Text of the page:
Presentation on theme: "Enhancing and testing repository deposit interfaces Steve Hitchcock, JISC DepositMO Project ECS, WAIS, University of Southampton OR2012, 7 th International."— Presentation transcript:
Enhancing and testing repository deposit interfaces Steve Hitchcock, JISC DepositMO Project ECS, WAIS, University of Southampton OR2012, 7 th International Conference on Open Repositories, Edinburgh, 11 July 2012 http://eprints.soton.ac.uk/340997/
In this talk … Open access IRs under pressure Adding value for users Repositioning deposit in the user workflow and applications; new deposit interfaces SWORDv2 User testing results Boosting deposit rates for real repositories?
Credits and acknowledgements PI: Les Carr Development: Richard Boardman, Dave Tarrant, Tim Brody, Richard Jones, Alex Wade Testing: departments of archaeology and chemistry, and the e-Prints Soton, EdShare (all Southampton) and Kultivate repository teams – coordinators of these teams: Graeme Earl, Jeremy Frey, Kate Walker, Debra Morris and Marie- Therese Gramstadt, respectively. Biscuits and sweeping up: Me
IRs under pressure Recommendations from Report of the Working Group on Expanding Access to Published Research Findings (Finch) i. a clear policy direction should be set towards support for publication in open access or hybrid journals, funded by APCs, as the main vehicle for the publication of research ix. the infrastructure of subject and institutional repositories should be developed so that they play a valuable role complementary to formal publishing, particularly in providing access to research data and to grey literature, and in digital preservation PeerJ Open Access & Peer-Reviewed. Starting at $99 - for life @stevehit PeerJ: I still don't see the magic bullet here. If PeerJ can make it by 'lowering the financial barriers' then IRs will be shot #openaccess Crisis? What serials crisis?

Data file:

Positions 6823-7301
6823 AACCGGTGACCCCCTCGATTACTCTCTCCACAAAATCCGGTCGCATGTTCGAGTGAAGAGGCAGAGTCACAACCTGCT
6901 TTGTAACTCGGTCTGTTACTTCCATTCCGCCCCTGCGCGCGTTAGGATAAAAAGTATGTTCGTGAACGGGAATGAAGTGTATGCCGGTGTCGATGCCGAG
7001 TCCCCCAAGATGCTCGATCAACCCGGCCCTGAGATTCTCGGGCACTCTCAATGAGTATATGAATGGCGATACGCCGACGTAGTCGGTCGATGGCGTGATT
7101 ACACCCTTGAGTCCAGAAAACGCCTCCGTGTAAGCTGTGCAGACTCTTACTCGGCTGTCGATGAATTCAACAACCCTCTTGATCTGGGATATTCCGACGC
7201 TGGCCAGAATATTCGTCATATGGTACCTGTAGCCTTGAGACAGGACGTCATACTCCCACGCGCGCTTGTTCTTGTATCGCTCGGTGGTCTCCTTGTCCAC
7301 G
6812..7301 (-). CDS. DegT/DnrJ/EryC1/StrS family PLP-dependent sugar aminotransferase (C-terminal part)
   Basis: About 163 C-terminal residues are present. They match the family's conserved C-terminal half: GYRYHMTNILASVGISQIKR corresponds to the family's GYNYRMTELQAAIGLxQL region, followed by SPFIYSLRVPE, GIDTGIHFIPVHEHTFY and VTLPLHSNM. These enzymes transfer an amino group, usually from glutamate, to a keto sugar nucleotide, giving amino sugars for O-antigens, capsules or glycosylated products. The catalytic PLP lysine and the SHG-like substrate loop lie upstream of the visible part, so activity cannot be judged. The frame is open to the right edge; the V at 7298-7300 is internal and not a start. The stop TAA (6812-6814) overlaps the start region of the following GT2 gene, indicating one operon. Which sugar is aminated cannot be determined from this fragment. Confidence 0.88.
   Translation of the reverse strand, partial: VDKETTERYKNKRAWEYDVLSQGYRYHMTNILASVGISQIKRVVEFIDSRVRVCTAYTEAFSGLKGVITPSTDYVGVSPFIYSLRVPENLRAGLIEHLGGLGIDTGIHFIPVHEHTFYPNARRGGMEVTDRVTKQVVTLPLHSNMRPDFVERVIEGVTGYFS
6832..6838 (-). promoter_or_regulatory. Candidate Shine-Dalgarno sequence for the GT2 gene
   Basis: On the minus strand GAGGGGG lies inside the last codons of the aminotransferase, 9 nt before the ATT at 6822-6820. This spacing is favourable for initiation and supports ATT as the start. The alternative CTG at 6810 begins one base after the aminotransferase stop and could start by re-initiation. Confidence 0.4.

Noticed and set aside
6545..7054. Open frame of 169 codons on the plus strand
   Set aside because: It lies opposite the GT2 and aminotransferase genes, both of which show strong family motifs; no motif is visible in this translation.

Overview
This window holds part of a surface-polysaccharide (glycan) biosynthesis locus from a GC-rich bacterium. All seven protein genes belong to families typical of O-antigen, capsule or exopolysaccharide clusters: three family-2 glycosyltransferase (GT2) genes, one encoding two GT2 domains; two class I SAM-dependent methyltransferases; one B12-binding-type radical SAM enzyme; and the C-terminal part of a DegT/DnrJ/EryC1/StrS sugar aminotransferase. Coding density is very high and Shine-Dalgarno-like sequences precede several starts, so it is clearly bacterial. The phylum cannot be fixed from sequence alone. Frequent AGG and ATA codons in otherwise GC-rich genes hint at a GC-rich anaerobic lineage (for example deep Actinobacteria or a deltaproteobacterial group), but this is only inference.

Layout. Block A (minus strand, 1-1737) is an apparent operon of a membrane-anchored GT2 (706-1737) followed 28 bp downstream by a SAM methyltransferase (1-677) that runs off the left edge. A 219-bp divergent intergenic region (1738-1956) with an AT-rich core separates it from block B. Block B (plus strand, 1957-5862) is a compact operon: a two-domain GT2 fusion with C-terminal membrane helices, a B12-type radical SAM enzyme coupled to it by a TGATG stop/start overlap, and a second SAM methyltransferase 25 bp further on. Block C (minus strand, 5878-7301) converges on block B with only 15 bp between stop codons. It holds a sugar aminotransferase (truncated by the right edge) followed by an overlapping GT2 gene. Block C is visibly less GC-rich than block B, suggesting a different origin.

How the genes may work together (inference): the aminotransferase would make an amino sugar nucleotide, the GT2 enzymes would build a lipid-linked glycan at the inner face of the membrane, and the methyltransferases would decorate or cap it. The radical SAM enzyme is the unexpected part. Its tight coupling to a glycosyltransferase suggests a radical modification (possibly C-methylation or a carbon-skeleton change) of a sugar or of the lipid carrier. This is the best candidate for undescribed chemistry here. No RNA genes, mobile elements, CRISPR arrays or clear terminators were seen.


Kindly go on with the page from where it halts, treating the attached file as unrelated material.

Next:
DepositMO has been to Edinburgh before - Repository Fringe, Aug 2011 http://www.youtube.com/watch?v=kPZ3n6sJqaU @depositMO Good to see both DepositMO tools got a spontaneous round of applause during Dave’s show. So that’s a tick for flashiness #jiscdepo
#depositmo Interactive Multi-Submission Deposit Workflows for Desktop Applications David Tarrant email@example.com Electronics and Computer Science OR2010, Madrid, 6-9 July 2010
A borderline paper? “It’s curious, then, that there have been few published studies or user testing of repository interfaces.” Is this statement supportable? See Repository usability review, 24-26 January 2012 1.Designing for metadata 2.User deposit interfaces 3.New deposit protocols Modus Operandi for Repository Deposits blog http://blogs.ecs.soton.ac.uk/depositmo/tag/repository- usability-review/
Why SWORD? Simple Web service Offering Repository Deposit SWORD (2007) single interface, deposit in multiple repositories. ‘Fire and forget’. SWORDv2 (2012) items can be created, updated, replaced, or deleted (CRUD). SWORDv2 endpoints built into current versions of EPrints (3.3) and DSpace (1.8)
Watch Folder – a file manager- based deposit interface
Watch Folder – does this look like anything you’ve seen elsewhere? Microsoft SkyDrive integrated into Windows Explorer, Apple Finder (April 2012) http://mashable.com/2012/04/23/skydrive -update-100gb-storage/ A repository is NOT a hard drive - different paradigm
User tests of of new deposit clients Controlled test environment: a pair of Web-connected laptops running Windows 7, directed at a demonstrator EPrints repository running the SWORDv2 extensions. Test users included new as well as experienced repository users, most working in observed pairs. Results were based on what users did, using repository records and observer notes; what users said, in before- and after-test questions; task completion and time taken.